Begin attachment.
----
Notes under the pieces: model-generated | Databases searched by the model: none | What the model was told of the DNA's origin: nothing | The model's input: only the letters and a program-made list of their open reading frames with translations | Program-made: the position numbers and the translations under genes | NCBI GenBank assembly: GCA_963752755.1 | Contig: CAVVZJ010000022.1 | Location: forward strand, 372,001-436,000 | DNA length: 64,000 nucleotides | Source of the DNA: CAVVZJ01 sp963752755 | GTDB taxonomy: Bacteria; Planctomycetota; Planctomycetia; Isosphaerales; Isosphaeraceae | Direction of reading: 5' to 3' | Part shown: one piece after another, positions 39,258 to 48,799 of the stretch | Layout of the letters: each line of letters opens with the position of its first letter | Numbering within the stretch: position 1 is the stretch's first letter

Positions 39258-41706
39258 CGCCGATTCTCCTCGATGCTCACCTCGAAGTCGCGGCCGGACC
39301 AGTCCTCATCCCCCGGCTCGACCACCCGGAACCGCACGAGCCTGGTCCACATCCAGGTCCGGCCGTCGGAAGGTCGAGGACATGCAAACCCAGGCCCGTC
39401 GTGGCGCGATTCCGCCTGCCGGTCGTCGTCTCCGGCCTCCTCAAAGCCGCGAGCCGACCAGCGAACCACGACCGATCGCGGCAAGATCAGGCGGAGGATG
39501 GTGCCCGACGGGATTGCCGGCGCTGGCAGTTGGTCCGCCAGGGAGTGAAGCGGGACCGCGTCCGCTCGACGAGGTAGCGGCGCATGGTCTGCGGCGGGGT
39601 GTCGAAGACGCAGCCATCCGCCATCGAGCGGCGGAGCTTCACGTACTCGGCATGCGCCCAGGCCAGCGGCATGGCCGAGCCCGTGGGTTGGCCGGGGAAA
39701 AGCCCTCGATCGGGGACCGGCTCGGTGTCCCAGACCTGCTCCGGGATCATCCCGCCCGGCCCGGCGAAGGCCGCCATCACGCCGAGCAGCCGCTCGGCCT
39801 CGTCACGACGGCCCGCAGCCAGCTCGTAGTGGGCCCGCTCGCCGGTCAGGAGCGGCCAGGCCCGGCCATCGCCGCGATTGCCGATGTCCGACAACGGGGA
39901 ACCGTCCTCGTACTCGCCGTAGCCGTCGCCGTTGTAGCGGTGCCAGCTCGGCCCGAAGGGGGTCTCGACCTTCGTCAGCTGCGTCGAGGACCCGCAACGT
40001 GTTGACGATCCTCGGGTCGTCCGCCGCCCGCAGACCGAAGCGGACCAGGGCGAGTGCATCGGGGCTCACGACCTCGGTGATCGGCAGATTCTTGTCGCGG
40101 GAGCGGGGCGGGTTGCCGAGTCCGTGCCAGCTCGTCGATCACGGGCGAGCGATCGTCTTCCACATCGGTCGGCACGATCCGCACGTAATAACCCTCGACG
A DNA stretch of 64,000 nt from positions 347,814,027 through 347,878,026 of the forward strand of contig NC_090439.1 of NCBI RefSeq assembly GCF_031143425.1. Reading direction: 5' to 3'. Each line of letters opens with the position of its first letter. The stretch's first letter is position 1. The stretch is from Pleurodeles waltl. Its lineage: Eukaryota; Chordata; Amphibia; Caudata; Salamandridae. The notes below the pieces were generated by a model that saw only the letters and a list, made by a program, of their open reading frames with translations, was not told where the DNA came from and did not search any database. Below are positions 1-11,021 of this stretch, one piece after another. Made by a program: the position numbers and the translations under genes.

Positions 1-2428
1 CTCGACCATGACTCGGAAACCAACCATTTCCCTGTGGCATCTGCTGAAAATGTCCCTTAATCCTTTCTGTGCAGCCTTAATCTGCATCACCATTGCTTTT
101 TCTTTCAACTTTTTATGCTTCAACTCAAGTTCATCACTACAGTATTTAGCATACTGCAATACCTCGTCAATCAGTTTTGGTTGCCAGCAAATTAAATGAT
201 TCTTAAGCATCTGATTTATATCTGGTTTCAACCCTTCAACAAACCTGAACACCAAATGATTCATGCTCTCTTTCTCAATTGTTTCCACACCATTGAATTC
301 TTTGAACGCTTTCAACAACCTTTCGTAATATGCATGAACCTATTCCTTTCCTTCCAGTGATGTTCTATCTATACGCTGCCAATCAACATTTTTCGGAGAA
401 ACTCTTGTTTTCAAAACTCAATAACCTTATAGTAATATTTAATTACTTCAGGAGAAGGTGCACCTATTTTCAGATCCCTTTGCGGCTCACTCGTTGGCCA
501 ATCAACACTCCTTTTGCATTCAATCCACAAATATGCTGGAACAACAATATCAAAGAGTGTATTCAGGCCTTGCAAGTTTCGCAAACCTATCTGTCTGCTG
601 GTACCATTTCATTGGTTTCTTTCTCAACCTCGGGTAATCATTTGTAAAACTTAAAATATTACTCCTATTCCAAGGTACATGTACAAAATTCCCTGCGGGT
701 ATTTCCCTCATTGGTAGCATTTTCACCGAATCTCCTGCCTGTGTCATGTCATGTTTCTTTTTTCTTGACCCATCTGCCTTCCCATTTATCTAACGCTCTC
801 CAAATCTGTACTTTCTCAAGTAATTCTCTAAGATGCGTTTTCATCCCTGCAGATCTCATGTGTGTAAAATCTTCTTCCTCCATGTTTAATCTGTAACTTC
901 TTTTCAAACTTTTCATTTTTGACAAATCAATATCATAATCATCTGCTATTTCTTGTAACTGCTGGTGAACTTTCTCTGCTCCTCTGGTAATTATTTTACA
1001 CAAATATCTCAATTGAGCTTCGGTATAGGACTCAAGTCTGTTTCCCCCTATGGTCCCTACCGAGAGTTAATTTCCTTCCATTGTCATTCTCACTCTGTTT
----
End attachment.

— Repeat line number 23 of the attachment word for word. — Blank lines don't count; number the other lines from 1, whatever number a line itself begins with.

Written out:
801 CAAATCTGTACTTTCTCAAGTAATTCTCTAAGATGCGTTTTCATCCCTGCAGATCTCATGTGTGTAAAATCTTCTTCCTCCATGTTTAATCTGTAACTTC